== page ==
Fort Plain Jr./Sr. High School science teacher Patrick Petty’s summer was out-of-this-world. He attended a prestigious professional development program at NASA’s Johnson Space Center in Houston, Texas. He was one of just 50 educators from across the nation who was selected for the opportunity.
Petty attended the LiftOff Summer Institute in late June. The theme of the institute was Legacy of Apollo, celebrating the 50th anniversary of the U.S. moon landing.
“I cannot speak highly enough of this outstanding opportunity,” Petty said. “In addition to meeting world-class educators from around the country, we had the opportunity to meet Apollo XIII astronauts, crew members and engineers, and countless other NASA employees.”
Petty said highlights of the experience included presentations by Fred Haise, who is one of the surviving Apollo XIII astronauts, and seven-time space walker Jerry Ross, who is NASA’s record-setting frequent flyer.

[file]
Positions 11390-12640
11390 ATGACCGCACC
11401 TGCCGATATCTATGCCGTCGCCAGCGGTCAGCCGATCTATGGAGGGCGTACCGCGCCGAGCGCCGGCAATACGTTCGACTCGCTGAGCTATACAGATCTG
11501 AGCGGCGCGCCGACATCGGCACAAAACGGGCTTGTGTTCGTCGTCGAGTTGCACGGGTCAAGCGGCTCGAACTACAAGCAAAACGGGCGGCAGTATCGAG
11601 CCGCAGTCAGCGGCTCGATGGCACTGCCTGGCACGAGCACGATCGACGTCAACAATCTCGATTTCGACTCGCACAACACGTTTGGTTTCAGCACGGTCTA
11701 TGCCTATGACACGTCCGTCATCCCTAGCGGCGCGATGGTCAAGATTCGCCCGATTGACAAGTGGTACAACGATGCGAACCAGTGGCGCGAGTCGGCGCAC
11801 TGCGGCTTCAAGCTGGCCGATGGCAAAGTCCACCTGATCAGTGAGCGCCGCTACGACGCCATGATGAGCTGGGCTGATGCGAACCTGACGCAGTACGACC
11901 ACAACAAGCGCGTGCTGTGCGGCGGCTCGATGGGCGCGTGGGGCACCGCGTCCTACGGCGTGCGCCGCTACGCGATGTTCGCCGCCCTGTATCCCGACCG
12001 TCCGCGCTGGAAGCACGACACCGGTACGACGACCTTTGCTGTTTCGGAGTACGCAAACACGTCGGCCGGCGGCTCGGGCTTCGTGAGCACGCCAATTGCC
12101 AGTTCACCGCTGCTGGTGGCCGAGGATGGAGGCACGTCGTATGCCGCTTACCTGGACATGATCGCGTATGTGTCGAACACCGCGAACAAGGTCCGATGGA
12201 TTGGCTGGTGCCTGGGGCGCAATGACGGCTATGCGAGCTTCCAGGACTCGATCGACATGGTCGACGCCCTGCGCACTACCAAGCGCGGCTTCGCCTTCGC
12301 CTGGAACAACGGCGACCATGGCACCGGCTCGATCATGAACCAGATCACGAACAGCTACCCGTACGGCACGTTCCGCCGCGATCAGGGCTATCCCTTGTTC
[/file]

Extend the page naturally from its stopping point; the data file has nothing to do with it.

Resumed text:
Petty also heard from several scientists and engineers, including retired NASA engineer Norm Chaffee. He was a propulsion specialist who worked with NASA for more than 50 years on the Mercury, Gemini and Apollo space shuttle projects.
“He was part of the team that designed the propulsion system for the Saturn V and gave us an in-depth tour of the rocket,” Petty said. “Listening to him was like listening to the people who made Columbus’ ships.”
Petty also increased his knowledge of working and living in space by touring various laboratories, and he toured the mock-up facility where astronauts do a majority of their training.
One of the exercises that Petty participated in stationed him in mission control of a simulated space mission.
“Our group was monitoring the status of the ‘spaceship’ and crew from the ground, while the other half of our team was in ‘space’ carrying out a mission,” he said.
The opportunity was sponsored by NASA’s Texas Space Grant Consortium, which selects teachers from across the U.S. who will increase their knowledge of space education through the professional development program.
“It was a once-in-a-lifetime experience and I’m excited to incorporate it into my classroom instruction,” Petty said.
Fort Plain students have already benefited from Petty’s experience. He hosted a week-long space-themed day camp in July for elementary students, with his high school students serving as counselors.